26 January 2018

Fantastic Fables: The Foolish Woman

A Married Woman, whose lover was about to reform by running away, procured a pistol and shot him dead.

"Why did you do that, Madam?" inquired a Policeman, sauntering by.

"Because," replied the Married Woman, "he was a wicked man, and had purchased a ticket to Chicago."

"My sister," said an adjacent Man of God, solemnly, "you cannot stop the wicked from going to Chicago by killing them."


Seems like a pretty effective way to keep the wicked from going to Chicago, not that this recommends the policy. The absurdity of this verse of Fantastic Fables reflects a cultural absurdity that is still with us, namely that many of us are not what we claim to be, but parodies of what we claim to be. Also still with us is the punishment of those who try to do right on principle at the cost of disturbing the status quo.

One of the things that our myths, traditions, and religion did for us was replace understanding with notions and instincts that allowed us to muddle through without having to think. Failing to recognize the purpose, and focusing on the irrationality and inconsistencies and things that are bogus begs people to throw the whole system out and replace it with what they fancy, and what they fancy is generally founded in even more dubious superstition and disbelief and irrationality that has not benefited from thousands of years of an evolution like process which culls some of the poorer notions and reinforces some of the more useful.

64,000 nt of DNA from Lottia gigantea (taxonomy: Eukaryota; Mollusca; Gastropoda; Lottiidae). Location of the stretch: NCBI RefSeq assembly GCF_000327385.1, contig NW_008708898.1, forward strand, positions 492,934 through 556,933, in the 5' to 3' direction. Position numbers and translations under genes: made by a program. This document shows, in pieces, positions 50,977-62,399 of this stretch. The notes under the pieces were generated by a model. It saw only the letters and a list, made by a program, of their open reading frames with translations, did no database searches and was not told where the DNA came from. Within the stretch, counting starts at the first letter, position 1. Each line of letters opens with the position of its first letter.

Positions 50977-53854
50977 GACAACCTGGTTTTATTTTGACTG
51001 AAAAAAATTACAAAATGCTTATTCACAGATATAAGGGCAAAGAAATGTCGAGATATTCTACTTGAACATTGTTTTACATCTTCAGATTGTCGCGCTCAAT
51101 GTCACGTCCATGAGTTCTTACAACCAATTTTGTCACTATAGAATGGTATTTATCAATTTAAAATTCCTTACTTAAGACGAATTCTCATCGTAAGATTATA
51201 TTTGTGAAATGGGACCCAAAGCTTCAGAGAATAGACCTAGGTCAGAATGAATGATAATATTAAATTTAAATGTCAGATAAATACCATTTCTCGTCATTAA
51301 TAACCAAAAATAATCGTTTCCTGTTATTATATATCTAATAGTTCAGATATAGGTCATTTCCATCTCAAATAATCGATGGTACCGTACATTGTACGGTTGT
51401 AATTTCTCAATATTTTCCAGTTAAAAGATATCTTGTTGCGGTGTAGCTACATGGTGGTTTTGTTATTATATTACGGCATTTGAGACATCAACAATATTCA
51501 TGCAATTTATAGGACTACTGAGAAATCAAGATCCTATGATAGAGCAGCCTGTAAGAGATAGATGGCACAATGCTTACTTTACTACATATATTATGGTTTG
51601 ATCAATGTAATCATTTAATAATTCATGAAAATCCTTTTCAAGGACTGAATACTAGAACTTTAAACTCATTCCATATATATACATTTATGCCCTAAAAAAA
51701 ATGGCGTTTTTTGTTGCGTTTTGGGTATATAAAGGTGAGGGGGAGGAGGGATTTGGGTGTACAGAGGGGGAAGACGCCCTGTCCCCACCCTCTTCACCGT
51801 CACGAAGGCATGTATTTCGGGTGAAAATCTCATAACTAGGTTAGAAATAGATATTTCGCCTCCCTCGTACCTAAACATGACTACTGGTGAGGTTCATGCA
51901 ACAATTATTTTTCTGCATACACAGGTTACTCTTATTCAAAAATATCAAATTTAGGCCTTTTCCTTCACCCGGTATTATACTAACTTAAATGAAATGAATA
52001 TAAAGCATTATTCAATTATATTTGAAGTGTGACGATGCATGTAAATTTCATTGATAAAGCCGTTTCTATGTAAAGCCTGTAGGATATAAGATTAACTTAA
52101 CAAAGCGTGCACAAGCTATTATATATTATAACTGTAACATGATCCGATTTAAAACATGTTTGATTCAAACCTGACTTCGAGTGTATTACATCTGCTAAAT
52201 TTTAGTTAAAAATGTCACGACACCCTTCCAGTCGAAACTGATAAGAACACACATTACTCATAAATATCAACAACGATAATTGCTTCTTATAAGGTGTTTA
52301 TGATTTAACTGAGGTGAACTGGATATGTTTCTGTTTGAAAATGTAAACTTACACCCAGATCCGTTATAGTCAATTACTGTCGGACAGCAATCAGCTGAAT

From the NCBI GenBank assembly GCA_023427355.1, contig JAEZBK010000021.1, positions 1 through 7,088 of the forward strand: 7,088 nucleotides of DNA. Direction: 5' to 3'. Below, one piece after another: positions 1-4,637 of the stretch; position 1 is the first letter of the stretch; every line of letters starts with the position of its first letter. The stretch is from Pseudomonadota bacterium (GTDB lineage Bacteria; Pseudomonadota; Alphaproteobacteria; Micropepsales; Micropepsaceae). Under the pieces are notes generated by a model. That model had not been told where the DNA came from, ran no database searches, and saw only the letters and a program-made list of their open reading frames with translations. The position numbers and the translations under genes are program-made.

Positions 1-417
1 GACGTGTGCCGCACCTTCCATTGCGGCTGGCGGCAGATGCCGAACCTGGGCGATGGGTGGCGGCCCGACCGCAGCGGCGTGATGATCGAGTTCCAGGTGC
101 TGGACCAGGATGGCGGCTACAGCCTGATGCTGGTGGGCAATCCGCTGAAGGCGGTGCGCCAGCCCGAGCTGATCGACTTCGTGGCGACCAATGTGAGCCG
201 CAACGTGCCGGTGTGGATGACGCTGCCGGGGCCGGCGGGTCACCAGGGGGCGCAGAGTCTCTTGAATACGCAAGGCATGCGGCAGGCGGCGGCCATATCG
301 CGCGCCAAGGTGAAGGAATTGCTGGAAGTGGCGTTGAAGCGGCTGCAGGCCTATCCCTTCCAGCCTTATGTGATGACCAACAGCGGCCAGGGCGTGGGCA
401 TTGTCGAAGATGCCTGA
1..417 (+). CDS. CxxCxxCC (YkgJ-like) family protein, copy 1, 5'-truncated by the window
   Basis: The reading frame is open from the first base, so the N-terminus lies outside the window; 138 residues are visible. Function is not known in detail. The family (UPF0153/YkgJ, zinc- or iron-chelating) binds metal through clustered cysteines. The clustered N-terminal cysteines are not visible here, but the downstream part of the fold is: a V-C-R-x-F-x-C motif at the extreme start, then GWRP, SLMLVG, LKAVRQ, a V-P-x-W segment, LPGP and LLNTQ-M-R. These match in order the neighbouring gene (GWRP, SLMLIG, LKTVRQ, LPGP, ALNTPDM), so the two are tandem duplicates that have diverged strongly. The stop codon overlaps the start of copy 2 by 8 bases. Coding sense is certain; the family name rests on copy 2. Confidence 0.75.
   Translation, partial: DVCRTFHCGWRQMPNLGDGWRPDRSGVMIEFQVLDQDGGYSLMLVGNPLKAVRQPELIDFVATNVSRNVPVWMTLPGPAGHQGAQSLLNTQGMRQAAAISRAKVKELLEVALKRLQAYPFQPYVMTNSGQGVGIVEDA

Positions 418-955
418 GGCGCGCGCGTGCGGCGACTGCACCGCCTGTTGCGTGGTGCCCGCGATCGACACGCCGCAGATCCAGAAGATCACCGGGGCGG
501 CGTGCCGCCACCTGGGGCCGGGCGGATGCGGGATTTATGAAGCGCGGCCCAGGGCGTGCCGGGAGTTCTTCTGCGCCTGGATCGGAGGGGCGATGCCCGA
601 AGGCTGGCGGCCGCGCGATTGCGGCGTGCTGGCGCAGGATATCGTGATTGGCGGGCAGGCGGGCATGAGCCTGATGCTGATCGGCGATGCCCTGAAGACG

One of the more pernicious and anti-scientific notions to come along is categorical negation of entire systems of thought should any flaw or inconsistency or hypocrisy be found. Or, the wrong kind of flaw, inconsistency, or hypocrisy. A founding father had a slave? Chuck the whole damn system. And replace it with what? Even in a socialist or communist society, someone has to shovel the shit and someone has to grow the grains and someone has to fix the pipes. Who decides who does that? And who decides who the decider is?

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